“Our state shouldn’t settle for being in the top 10 most violent states in America, there are a lot of lives that can be saved,” he said in a brief interview. “The tragedy in Newtown [Conn.] gave us the inflection point, the ability to forge a consensus that prior to that awful tragedy might not have been possible. Hopefully, we can wrest some good out of that.”
Del. Kathleen M. Dumais (D-Montgomery), who led Democrats’ 11-hour defense of the bill, called the fingerprinting and licensing requirement one of the most important parts of the legislation.
“This is not just about responding to tragedies” Dumais said. “This bill is to address, specifically, what Maryland needs, and the problem Maryland has is with handguns.”
Police and prosecutors lauded the licensing provision, which they predicted would be even more important in curbing crime than the assault-weapons ban.
Although assault-type weapons were used in recent mass shootings such as occurred in Newtown and Aurora, Colo., they have been used in less than 1 percent of Maryland homicides since 2004, when a federal assault-weapons ban lapsed.
The licensing requirements would help reduce everyday gun crime by slowing the flow of firearms through “straw purchases,” advocates said. In a straw purchase, someone buys a gun for a person not allowed to make the purchase. Prosecutors say the practice is widespread in Prince George’s County and in Baltimore.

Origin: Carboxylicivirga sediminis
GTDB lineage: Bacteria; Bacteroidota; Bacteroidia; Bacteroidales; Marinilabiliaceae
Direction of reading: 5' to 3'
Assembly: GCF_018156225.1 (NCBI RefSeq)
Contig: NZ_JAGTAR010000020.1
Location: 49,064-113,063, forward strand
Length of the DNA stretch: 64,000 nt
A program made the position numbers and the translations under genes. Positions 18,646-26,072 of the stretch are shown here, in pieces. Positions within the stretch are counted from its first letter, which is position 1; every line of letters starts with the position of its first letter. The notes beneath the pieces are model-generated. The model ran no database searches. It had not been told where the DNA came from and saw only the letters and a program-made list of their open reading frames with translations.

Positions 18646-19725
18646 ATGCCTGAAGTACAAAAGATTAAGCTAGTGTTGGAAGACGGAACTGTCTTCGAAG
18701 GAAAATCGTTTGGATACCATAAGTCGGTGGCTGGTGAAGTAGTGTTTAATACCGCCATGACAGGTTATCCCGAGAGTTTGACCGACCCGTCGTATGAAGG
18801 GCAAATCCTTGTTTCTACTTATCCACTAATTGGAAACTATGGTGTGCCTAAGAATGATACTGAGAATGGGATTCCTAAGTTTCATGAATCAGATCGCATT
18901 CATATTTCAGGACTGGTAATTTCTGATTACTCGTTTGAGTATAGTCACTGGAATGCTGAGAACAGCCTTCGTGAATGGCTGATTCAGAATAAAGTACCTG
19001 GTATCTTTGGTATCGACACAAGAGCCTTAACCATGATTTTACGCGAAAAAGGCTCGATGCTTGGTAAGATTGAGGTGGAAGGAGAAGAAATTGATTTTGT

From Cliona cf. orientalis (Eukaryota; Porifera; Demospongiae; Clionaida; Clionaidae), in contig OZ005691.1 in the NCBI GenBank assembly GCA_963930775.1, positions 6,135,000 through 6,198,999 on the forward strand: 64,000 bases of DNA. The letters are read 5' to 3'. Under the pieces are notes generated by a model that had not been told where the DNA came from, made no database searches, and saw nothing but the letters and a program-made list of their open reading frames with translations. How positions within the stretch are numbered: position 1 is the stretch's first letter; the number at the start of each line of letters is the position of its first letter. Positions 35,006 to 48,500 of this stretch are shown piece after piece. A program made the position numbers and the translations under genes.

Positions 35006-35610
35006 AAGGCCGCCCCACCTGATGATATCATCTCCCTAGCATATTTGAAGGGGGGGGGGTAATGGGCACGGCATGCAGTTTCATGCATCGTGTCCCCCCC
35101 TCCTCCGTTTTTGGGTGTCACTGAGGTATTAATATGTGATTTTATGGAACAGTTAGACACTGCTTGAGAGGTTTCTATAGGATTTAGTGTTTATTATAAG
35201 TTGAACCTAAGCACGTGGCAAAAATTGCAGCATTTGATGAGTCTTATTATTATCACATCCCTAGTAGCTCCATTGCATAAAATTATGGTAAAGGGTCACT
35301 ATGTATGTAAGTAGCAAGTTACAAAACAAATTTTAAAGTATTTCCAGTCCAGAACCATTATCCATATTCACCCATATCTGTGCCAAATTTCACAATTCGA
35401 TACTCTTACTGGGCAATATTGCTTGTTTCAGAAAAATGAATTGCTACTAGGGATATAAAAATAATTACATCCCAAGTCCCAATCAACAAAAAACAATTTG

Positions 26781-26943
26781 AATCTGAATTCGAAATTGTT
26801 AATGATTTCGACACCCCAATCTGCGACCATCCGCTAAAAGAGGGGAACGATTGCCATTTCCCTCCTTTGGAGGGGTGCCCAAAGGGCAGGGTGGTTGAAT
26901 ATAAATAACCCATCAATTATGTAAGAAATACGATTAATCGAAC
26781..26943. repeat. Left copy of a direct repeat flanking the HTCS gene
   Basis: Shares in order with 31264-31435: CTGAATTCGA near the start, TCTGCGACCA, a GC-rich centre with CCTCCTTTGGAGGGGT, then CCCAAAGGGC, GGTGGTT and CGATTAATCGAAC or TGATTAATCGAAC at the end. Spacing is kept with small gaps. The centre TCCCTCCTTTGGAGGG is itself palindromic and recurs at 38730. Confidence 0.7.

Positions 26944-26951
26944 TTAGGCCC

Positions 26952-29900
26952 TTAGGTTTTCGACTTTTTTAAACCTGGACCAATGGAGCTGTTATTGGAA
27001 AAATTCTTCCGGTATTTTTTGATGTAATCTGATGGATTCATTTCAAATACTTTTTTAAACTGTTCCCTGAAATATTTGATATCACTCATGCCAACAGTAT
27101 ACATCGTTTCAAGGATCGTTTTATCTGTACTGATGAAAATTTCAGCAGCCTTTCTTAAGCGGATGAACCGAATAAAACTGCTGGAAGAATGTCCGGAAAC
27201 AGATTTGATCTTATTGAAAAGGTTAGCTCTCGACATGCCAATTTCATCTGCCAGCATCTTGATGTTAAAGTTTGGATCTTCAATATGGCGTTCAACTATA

“What Governor O’Malley is doing here is going to change the national dialogue,” said Vincent DeMarco, a longtime gun-control advocate. “Every state will be looking at what Maryland did and asking if that can be done here.”
Under the bill, Maryland would impose blanket restrictions on people involuntarily committed for mental health treatment. The change is similar to one Virginia made after the 2007 mass shooting at Virginia Tech.
Residents committed against their will for any length of time would be banned permanently from buying weapons. They would need to petition the state to have their gun rights reinstated. Currently, a patient must be institutionalized for at least 30 consecutive days to lose gun rights — a threshold not met by more than 50,000 Marylanders who have been committed to state facilities but who are allowed to own firearms.
The House pulled back from imposing such prohibitions on patients who voluntary seek admission for psychiatric treatment. The Senate voted to ban some patients who are institutionalized after visiting emergency rooms for mental health reasons.
The final House vote also followed a protest by Republicans after Democrats engaged in last-minute maneuvers to strip out changes that had been agreed to last week by majorities of two House committees — changes opposed by O’Malley’s office.
One would have exempted hundreds of volunteers in the Maryland Defense Force from many provisions of the bill. The head of the state’s National Guard objected to that measure this week, saying most volunteers functioned as support staff with no firearm training or need for special status. Another aborted change would have reduced the minimum age for handgun ownership, now 21, for military veterans and service members.
The vote on the bill broke down most starkly along geographical lines, with every lawmaker present from Montgomery, Prince George’s and Baltimore voting for it; almost every delegate from the western, eastern and southern parts of Maryland opposed it.